Roddy Hamilton
Roddy Hamilton, founder of The Private Hill, in front of one of the site's luxury geodesic domes.

An interview with the entrepreneur behind Yorkshire's latest luxury glamping experience

“People always say: ‘Oh, what a fantastic view,’ and, yes, it’s amazing but I just didn’t know what to do with it.”

A view of what, I hear? Tucked away in a pocket of the North Yorkshire Wolds lies The Private Hill, a vision of Roddy Hamilton’s to turn his own patch of this countryside into an idyllic getaway.

The glamping business was completely new to Roddy when he began this venture, however he certainly has never been afraid to take leaps and traverse the world for his career.

Starting life in the army for several years, Roddy then turned his hand at working for Scottish whisky brand Dewar’s, before travelling to Latin America to join another spirits company.

Upon his return to the UK some years later, he set up his own fresh food business, where he started selling smoked salmon, then scored a contract with The Savoy in London: “So, I expanded the business and went to India, where I supplied properties.

“[Back home in the UK], we had weekly products going out to countries from Scotland. But I decided I better look in a paper and get a proper job.” Why, exactly? “I had scaled up the business to such an extent that I couldn’t solely rely on UK trade.”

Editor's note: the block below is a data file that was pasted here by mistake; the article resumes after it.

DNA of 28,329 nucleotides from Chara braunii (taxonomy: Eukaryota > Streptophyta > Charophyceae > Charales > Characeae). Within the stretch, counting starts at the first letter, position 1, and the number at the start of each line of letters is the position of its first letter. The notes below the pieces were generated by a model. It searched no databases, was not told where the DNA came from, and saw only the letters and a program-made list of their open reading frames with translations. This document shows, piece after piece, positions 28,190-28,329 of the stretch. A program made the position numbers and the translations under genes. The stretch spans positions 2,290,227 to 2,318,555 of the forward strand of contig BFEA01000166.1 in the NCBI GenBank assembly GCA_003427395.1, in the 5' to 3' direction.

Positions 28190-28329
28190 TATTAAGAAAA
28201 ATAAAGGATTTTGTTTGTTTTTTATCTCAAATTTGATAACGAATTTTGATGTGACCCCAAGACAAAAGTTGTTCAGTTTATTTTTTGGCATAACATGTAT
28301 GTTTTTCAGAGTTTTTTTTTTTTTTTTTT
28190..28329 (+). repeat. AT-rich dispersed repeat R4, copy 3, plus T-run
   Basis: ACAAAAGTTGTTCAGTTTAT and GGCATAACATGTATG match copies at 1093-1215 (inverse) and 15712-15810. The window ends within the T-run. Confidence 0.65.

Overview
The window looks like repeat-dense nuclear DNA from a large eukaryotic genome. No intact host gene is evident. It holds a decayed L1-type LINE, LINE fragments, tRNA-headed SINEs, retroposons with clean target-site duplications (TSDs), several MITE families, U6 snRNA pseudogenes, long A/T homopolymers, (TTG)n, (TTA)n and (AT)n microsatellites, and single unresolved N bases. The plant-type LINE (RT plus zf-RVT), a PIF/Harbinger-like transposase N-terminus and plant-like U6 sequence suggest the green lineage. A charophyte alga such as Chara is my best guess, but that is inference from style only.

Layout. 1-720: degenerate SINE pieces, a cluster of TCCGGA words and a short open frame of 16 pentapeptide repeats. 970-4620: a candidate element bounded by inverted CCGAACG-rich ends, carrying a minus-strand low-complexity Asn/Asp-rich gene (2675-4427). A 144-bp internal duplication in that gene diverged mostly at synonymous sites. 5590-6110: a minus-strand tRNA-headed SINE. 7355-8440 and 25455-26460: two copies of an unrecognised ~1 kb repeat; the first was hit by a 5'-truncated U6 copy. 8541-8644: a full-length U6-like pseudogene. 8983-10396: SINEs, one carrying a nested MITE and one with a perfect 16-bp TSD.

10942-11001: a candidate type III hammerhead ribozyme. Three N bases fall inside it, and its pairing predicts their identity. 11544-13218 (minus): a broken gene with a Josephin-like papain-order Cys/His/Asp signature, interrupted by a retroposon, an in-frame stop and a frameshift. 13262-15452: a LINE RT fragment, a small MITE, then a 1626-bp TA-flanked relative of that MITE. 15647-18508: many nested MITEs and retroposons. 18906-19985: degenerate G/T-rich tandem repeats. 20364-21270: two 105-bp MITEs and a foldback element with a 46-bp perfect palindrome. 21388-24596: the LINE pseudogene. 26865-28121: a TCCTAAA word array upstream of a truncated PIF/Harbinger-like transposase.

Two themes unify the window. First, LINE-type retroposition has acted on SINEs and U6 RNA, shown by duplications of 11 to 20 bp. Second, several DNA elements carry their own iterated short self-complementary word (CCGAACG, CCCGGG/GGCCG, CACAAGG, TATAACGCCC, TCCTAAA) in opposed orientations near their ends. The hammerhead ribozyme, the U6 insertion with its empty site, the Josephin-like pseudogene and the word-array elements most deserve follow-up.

Roddy explains that the economic climate was miserable at the time, so international trade with the UK was low. He sold the business and moved to Birmingham, working with Land Rover.

Then, in 2015, he took another, heavily invested plunge and bought a farm in Yorkshire - and the rest is history: “The farm came up for sale and I fell in love with it… It’s where I want to spend the rest of my life, the views are amazing.”

But with these incredible views comes the upkeep, and Roddy knew the business wouldn’t stay afloat on a commercial basis. With this in mind, he decided to sell his herd of Dexter cattle which he had bred himself and, in September 2015, replaced them with “premier league” Aberdeen Angus cattle.

“We’re probably halfway through a five-year plan, and to grow that herd by about 25 to 30 cows each year. But the farm needed something more than that.”

Cue The Private Hill, or at least Roddy’s vision to transform his plot of land into this idyllic hideout: “Whenever someone had been to the farm, they all [mentioned] the fantastic view, and the penny dropped last year… I said, you know, let’s make some money out of it.”

November 2018 came along, and so did Roddy’s request to obtain vital planning permission from Ryedale County Council. He says, “rather naively”, that the termination date had been set to January 16 of this year, but there were a few learning curves to hurtle his way.

With report upon report to sign; visual planning assessments; and the need to carry out an important ecological assessment - “so we knew we weren’t going to upset anything” - from World Ecology, Roddy eventually sent off his finished report, waiting patiently for the outcome.

On March 1, he successfully received permission to begin construction work, and to finally put that view to good use. So, what does Roddy’s vision include, exactly?

“We’ve been incredibly busy since then to make sure the project was delivered on time,” The Private Hill opened on June 1 and has been fully booked so far: “We have exclusive geodesic domes… I wanted to develop a glamping site that was different to everybody else.”